The APA’s philosophy brings to mind to the famous Dragnet misquote. However.. The APA does not mandate the use of certain methods. 2010. the APA also delves into transitions. The APA notes that “historically. to the point that excluding “a few notable journals. p. but it does insist that the reporting of those methods be complete. 2010. 65-86). is on communicating all the empirical information necessary for a ‘complete’ understanding of the results. writing devices. subordinate conjunctions. precision and clarity (colloquialisms.. 1277).” The APA points out that “researchers in the field of psychology use numerous approaches to the analysis of data” (APA. 2010. The emphasis. 2010. 2010. As well as outlining what sections to include and what to include in each paper. for example.Regardless. 62). there are certain elements which pertain to all psychological research articles. p. of course. and grammar. and then attempt to apply those results to Asia..5 alpha level has acquired almost an ontological mystique” (Rosnow & Rosenthal. researchers in psychology have relied heavily on null hypothesis statistical significance testing” (APA. 2010. given the nature of the data” (Levin.. 1992. there are external pressures imposed by journal editors and reviewers to conduct statistical analyses of reported data – even when the analyses recommended or performed are not warranted. presumably. The appropriateness of the methods to the research question and data is a topic addressed. Chapter: Psychology > Justification The APA instructs psychologists to address the external validity of their study. 33). linguistic devices. adverb use. pp. economy of expression. the APA takes pains to point out that “NHST is but a starting point and that additional reporting elements [. be inappropriate to perform a study with American college students. such that they can become part of the ‘cumulative knowledge’ of the discipline. 33) and adopt the non-normative stance that “no one approach is uniformly preferred as long as the method is appropriate to the research questions being asked and the nature of the data collected” (APA. (APA. p. there is little question that psychologists prefer papers with statistical analyses. verb choice. It would. At a minimum. The purpose of a journal article is to convey the empirical results to the broader psychological community. 33). “for many PhD students [. 1989. “Just the facts. 33). Psychologists receive explicit instruction to “discuss the generalizability. or external validity. The guidelines provided for language ensure that psychologists are tempted to use neither clever metaphors nor grand rhetorical techniques. 2010. 2010. parallel construction. p. comparisons. which “includes the use of headings to effectively organize ideas within a study as well as seriation to highlight important items within sections” (APA. tone. pronouns).] the 0. They recommend including “participant characteristics [which] can be important for understanding the nature of the sample an the degree to which results can be generalized” (APA. of the findings” (APA. p. 29-30) in the Methods section of the paper. attribution. jargon. ma’am. by the journal editor and peer reviewers. p. 221). However. anthropomorphism.] are needed to convey the most complete meaning of the results” (APA. pp. bias. p. Indeed. 2 2 . p. 36) in the Discussion section of the paper.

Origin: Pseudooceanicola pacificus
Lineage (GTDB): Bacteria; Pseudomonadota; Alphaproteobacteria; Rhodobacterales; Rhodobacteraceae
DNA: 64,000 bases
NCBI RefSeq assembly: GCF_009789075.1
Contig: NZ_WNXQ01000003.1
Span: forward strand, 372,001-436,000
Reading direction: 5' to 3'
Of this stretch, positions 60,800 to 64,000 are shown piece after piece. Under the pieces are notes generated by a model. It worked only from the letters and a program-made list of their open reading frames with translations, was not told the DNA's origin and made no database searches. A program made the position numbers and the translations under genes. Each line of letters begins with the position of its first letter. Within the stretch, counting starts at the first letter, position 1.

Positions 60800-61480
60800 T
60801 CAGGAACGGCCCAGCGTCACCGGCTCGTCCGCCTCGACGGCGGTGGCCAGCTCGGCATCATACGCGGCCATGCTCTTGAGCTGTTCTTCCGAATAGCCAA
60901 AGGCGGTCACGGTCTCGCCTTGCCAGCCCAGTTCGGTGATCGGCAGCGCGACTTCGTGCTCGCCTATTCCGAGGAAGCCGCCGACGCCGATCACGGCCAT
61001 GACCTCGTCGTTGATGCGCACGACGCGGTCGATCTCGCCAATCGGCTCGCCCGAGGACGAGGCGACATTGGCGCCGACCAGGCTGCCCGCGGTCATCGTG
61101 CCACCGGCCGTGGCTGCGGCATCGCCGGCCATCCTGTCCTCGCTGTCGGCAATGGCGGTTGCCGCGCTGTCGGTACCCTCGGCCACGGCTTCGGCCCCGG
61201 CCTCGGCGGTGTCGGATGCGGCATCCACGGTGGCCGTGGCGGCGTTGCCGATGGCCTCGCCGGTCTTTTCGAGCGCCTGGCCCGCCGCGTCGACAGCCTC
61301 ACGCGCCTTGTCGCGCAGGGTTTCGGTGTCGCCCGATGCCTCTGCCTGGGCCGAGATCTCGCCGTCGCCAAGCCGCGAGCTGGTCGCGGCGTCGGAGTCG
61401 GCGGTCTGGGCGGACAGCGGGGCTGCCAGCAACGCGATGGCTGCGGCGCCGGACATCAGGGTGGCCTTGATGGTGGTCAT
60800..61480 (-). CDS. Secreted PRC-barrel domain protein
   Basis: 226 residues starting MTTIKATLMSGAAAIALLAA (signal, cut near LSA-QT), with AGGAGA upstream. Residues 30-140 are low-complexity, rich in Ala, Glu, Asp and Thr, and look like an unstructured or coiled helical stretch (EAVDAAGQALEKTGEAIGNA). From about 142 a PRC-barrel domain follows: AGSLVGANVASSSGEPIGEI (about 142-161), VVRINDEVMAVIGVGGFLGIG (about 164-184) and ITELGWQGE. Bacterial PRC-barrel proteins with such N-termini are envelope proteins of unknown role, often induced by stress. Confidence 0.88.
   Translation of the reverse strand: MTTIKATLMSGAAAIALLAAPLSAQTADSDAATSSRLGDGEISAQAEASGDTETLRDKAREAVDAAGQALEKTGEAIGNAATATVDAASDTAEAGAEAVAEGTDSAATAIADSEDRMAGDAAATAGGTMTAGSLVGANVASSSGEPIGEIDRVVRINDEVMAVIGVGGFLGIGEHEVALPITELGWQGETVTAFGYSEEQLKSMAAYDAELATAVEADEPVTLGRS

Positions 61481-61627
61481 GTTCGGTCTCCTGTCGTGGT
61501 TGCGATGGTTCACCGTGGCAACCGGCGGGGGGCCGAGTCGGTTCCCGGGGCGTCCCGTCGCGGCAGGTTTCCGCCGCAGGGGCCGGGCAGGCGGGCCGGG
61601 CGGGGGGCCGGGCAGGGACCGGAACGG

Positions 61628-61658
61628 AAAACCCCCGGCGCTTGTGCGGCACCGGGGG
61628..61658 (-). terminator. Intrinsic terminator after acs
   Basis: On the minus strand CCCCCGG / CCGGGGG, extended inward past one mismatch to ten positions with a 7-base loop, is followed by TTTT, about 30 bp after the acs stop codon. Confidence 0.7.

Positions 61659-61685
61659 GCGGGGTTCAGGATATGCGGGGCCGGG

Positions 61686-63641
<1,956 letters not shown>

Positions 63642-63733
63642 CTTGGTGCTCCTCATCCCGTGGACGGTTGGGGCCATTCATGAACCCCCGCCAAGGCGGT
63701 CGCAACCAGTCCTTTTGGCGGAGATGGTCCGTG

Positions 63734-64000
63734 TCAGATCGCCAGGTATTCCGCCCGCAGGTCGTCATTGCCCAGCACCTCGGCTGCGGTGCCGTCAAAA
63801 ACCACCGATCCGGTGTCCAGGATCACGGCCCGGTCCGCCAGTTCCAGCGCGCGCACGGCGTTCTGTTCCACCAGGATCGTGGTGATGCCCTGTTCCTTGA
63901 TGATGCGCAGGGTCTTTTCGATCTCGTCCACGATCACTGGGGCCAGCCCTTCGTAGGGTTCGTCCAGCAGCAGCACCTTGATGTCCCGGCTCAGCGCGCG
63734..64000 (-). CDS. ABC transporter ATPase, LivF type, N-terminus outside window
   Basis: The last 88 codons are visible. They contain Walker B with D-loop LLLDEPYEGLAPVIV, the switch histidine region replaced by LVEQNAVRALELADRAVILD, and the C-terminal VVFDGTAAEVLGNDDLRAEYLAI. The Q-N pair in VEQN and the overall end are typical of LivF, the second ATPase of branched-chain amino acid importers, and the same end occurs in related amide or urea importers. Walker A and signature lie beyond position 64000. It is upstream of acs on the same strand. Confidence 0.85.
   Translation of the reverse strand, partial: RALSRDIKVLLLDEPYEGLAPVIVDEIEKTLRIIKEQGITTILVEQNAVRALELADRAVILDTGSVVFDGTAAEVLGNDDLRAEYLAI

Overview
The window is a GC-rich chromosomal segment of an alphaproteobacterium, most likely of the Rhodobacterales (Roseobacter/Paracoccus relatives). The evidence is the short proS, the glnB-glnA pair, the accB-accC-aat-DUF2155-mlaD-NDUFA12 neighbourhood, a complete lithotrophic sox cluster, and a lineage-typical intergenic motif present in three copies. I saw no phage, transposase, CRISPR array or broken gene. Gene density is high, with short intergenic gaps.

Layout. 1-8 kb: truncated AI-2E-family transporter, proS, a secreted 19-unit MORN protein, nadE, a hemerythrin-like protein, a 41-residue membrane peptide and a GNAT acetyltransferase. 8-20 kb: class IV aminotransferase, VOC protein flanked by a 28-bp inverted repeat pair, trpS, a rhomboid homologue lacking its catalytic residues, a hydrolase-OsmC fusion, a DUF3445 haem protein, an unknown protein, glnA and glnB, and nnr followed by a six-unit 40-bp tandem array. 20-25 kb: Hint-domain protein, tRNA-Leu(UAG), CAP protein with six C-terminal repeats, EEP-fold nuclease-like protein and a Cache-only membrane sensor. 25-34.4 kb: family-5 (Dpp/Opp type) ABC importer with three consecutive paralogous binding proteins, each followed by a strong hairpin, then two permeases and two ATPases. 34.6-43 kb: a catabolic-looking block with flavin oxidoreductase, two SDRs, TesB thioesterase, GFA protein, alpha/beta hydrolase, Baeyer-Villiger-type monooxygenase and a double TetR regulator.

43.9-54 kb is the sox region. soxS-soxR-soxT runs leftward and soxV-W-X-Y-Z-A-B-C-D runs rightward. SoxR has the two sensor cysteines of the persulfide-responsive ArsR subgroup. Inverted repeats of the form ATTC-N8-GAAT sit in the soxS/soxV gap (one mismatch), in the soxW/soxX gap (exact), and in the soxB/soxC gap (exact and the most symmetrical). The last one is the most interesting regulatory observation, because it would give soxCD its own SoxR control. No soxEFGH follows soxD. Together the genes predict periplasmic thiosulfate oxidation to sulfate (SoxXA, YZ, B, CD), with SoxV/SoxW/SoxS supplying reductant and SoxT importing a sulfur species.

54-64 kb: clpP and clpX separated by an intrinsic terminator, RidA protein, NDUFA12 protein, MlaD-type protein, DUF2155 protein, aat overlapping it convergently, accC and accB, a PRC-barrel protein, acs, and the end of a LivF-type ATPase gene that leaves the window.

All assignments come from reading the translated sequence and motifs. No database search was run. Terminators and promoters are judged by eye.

Furthermore. In short. 1995. However. and (ii) that scientific writing should be unambiguous and logical. p. the APA advocates an view of psychology as an objective. 2010. “one author is permitted to restate the findings of another in ways that support a new work” (Madigan. Johnson. 1995. and logical communication” (APA. p. 433). & Linton. Guidelines are not provided for paraphrasing. sound organizational structure is the key to clear. p. 1995. & Linton. 1995. Johnson. 1995. It embodies a way of thinking.psychologists should cover “(a) sources of potential bias and other threats to internal validity. it is “”accepted that the language in which a particular point is expressed can be changed by a succession of writers. The goal seems to be to reduce the variability of journal articles across psychology. 433). In other words. Chapter: Psychology > Justification The APA Publication Manual assumes a particular view of the nature of science. In learning APA style and “reading APA reports. an epistemology of sorts (Madigan. & Linton. or specific points are paraphrased” (Madigan. Johnson. (c) the overall number of tests or overlap among tests. 433). Johnson. As the APA style both dictates the information to provide in the results section. & Linton. and (e) other limitations or weaknesses of the study” (APA. and theories” (Madigan. data. APA Style does more than just standardize the format for journal articles. The APA implicitly assumes that science is objective – that is. (d) effect sizes observed. p. which reflects and propagates the same view that most psychologists hold. 1995). The guidelines provided. other psychologists are capable of explaining the research and results from one study – even in a way that contradicts the conclusions of that study. Johnson. p. precise. & Linton. As a consequence. 35). p. instead. 433).. A significant difference between APA Style and other disciplines “is the less frequent use of direct quotations” (Madigan. p. even though each cites the same original work” (Madigan. all possible information that could affect validity. It provides detailed instructions on both the structure and language of psychological research. Part of the guide ensures that every psychological article reads in as similar a fashion as possible. Instead. The typical psychology article will have no direct quotations. “language in APA style takes on the function of a somewhat unimportant container for information about phenomena. The APA’s claim assumes (i) that scientific writing is different from other kinds of writing. 430). and de-emphasizes the influence of language. p. despite having perhaps 40 citations. and the justifications which serve to introduce them. 2010. (b) the imprecision of measures. 1995. Johnson. The APA claims that “in scientific writing. 433). cumulative science..] her or his discipline constructs knowledge about the world” (Madigan. embraces 23 . & Linton. “previous work is often broadly summarized. Johnson. & Linton. 62). a student learns how [. depict a shared understanding of what psychology is and how it should be practiced.